After you have finished building the base qcow2 image, you will want to dismount it with qemu-nbd -d $BOX_NBD_DEV. Be careful and look in /proc/partitions to see if it is still there after you dismount it: it the partition is busy the dismount will fail silently, and you can get into trouble if partprobe complains. You may have to reboot, or it may resolve itself. Wierd.

Each role has been conditionalized to run with different connections.

Connection Types

There are 3 ansible connection types:

  1. localhost : ( ansible_connection == local ) Running the roles with a local connection will setup the host to be able to run the software. The toxcore role will build the toxcore software on the localhost and runs tests on it. It will also build the base qcow2 image that will underly the overlay box.

  2. chroot : ( ansible_connection == chroot ) When you have built the base box, you can chroot mount the qcow2 image with qemu-nbd, so all of the configuring of the base can be done without a network. A local bash script then builds the overlay qcow2 instance, in less than a minute.

  3. remote : ( ansible_connection == libvirt_qemu ) The base box provides the libvirt_qemu connection that is be used to run ansible roles on the overlay image. The toxcore role will build the toxcore software in the overlay and runs tests on it.

All of the 3 roles can all be run with all 3 connection types.


There are 4 stages to building an instance:

  1. Setup the localhost : set up the host up with the software and settings needed to build boxes.

  2. Build the base qcow2 base box :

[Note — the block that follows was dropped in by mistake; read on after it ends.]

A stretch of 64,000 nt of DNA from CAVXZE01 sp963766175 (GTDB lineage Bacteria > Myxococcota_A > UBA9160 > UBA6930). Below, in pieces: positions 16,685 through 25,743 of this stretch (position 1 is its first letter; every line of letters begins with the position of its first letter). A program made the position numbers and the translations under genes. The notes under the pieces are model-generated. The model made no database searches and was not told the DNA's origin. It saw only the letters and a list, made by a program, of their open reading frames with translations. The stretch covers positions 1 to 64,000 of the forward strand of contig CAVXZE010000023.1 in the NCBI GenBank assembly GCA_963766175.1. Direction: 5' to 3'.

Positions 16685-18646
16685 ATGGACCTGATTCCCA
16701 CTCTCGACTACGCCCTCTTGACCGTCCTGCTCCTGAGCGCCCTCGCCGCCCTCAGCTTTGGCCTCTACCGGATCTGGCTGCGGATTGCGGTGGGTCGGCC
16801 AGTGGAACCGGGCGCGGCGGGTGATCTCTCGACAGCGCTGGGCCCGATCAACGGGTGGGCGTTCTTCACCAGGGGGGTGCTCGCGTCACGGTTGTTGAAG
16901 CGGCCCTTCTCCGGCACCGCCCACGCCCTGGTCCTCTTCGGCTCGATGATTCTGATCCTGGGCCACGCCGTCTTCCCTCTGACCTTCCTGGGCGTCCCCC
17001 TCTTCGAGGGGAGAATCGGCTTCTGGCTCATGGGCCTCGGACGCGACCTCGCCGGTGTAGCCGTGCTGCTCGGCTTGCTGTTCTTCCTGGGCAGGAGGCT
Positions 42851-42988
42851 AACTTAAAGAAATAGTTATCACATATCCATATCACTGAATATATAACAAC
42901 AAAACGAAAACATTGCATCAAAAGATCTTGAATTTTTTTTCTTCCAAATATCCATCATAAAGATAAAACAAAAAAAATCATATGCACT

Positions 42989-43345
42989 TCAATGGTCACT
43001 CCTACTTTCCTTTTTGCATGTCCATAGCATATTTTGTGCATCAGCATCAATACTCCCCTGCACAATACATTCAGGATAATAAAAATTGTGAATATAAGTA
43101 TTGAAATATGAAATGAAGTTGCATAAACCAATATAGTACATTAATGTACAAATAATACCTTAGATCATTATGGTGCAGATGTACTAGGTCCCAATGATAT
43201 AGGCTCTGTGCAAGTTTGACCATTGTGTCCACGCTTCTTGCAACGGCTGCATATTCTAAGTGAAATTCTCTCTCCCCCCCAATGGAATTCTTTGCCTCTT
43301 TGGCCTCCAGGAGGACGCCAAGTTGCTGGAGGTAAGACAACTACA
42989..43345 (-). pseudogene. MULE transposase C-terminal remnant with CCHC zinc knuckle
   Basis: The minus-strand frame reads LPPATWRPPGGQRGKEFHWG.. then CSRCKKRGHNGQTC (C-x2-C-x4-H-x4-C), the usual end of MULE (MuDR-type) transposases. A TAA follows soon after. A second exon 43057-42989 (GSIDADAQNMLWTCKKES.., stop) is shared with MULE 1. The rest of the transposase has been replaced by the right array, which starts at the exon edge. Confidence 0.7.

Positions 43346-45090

3. Build the overlay qcow2 instance :

  4. Test the overlay instance :

Hosts.yml targets

Makefile targets

all: install lint build check run test

  1. install

  2. lint

  3. build

  4. check

  5. run

  6. test

Simplest usage

On Ansibles from 2.10 and later, you will need the community plugins installed.

Downloaded base qcow

Created and copuied base qcow on a Gentoo system

Created and copied base qcow on a non-Gentoo system with a Gentoo mounted

Advanced Usage

GentooImgr: Gentoo Image Builder for Cloud and Turnkey ISO installers

There is a modified version of where we've modified the code a little to do use Python logging. We can still use it for the build stage, but we think the install stage is better done using ansible, hence the libvirt_cloud playbook.

The code is in src/ansible_gentooimgr The code is being supported as an ansible module using library/ which is a work in progress; the idea is to use it for the build and status actions, but handle the install tasks using ansible.


We have a script that calls ansible to run our play: ansible_local.yml but sets some defaults

[ -l limit ] [ -c connection ] [ --skip comma,separated] [ --tags comma,separated] [ --check] [ --diff] [ --step] [ --verbose 0-3] higher number, more debugging roles - base and proxy roles will always be run.